In his first months of life, Caden Jacobson slept a lot more than his mother, Amanda, thought was normal. He mostly ate and slept, and he wasn’t growing much either.
A first-grade teacher from Wooster, Amanda knew something was not right. Numerous trips to doctors didn’t point to any medical causes for Caden’s lethargy. But around Thanksgiving 2017, a chest X-ray during an ER visit for what was thought to be a respiratory virus showed that Caden’s heart was enlarged.
At 4 months old, Caden was brought to Akron Children’s Heart Center‘s Specialty Care location in Wooster for further evaluation. Pediatric cardiologist Dr. Brandon Smith detected a heart murmur on Caden’s examination, and a subsequent ultrasound showed his heart function was poor. The cause: A congenital defect of the aorta, the large artery that carries blood from the heart to the rest of the body. The defect, called coarctation of the aorta, is a narrowing of the artery. The condition impaired his heart’s pumping ability.
Unfortunately, this defect is not always detected in newborn pulse oximetry screening for critical congenital heart defects.
Coarctation of the aorta may be missed in newborn screening about 40% of the time, Dr. Smith said.
“His heart was failing,” said Dr. Smith. “It wasn’t tolerating the coarctation. The left ventricle (the pumping chamber) was dilating. The way it was squeezing was poor.”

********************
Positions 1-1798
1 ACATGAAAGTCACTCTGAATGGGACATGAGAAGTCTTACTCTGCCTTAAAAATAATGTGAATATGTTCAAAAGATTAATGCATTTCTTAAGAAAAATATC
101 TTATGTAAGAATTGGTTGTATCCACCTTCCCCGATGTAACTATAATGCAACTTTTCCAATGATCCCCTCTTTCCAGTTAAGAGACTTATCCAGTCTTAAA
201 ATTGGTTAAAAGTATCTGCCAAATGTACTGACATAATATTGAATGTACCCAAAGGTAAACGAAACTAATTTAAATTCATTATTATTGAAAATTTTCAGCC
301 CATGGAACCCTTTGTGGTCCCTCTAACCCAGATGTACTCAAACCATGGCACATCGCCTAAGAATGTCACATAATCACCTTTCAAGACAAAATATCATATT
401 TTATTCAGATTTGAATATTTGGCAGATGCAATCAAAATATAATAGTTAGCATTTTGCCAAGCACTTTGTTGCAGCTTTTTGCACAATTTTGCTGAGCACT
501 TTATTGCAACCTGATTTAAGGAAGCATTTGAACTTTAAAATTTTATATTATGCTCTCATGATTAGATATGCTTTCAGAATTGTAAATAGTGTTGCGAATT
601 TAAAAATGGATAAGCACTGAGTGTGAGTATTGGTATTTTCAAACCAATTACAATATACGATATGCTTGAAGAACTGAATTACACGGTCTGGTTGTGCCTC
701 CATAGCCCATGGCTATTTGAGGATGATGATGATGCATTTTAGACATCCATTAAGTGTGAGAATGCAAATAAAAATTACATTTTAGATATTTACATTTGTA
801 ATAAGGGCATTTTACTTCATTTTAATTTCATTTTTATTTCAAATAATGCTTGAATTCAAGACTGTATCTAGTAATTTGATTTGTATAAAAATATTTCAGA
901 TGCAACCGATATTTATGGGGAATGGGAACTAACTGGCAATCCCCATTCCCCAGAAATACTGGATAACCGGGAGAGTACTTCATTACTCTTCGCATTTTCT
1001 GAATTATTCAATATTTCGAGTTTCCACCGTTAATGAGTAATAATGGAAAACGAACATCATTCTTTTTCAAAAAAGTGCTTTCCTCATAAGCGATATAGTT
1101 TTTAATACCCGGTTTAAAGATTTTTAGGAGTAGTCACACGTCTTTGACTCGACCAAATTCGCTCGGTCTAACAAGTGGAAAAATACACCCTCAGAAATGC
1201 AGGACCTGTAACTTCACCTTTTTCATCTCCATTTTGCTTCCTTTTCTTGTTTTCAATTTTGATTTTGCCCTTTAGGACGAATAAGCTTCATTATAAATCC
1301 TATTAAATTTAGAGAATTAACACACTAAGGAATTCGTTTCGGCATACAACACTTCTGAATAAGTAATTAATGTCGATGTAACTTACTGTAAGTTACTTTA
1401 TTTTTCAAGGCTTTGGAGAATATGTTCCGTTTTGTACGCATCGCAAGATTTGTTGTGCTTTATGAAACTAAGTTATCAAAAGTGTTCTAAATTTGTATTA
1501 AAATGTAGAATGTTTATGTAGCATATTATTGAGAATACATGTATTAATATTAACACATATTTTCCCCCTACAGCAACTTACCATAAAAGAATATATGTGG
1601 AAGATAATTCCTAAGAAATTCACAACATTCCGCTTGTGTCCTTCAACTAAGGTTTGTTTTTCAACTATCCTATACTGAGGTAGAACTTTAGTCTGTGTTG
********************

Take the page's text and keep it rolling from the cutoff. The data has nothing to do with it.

Amanda and her husband, Zach, were suddenly dealing with an emergency.
“Dr. Smith drew a picture, explained what was happening and said we need to go to the PICU (pediatric intensive care unit) right now,” Amanda recalled.
When they got to Akron Children’s Pediatric Critical Care, a team was waiting for them. Doctors gave Caden medication to stabilize his heart. The next day, he underwent surgery to repair his aorta. He spent the next 10 days in the PICU.
Amanda and Zach saw a difference in their son right away. His face looked healthier. He was animated and moving. Two days after surgery, Caden was playing with a little ball between his feet. He had never done that before.
Today, at 18 months, he scampers around with older brother Luke at Cloud 9 Playspace in downtown Wooster. During a recent visit, Amanda showed a video of Caden starting to crawl on the carpeting 2 months after surgery. Luke can be heard in the background yelling, “You can do it!”
“Caden is doing well,” said Dr. Smith, who sees Caden for follow-up care at the Wooster clinic. “He doesn’t have any heart symptoms. His ventricular function is fine.”
Coarctation of the aorta is present in about 1 in 2,500 babies born in the United States every year, according to the U.S. Centers for Disease Control and Prevention.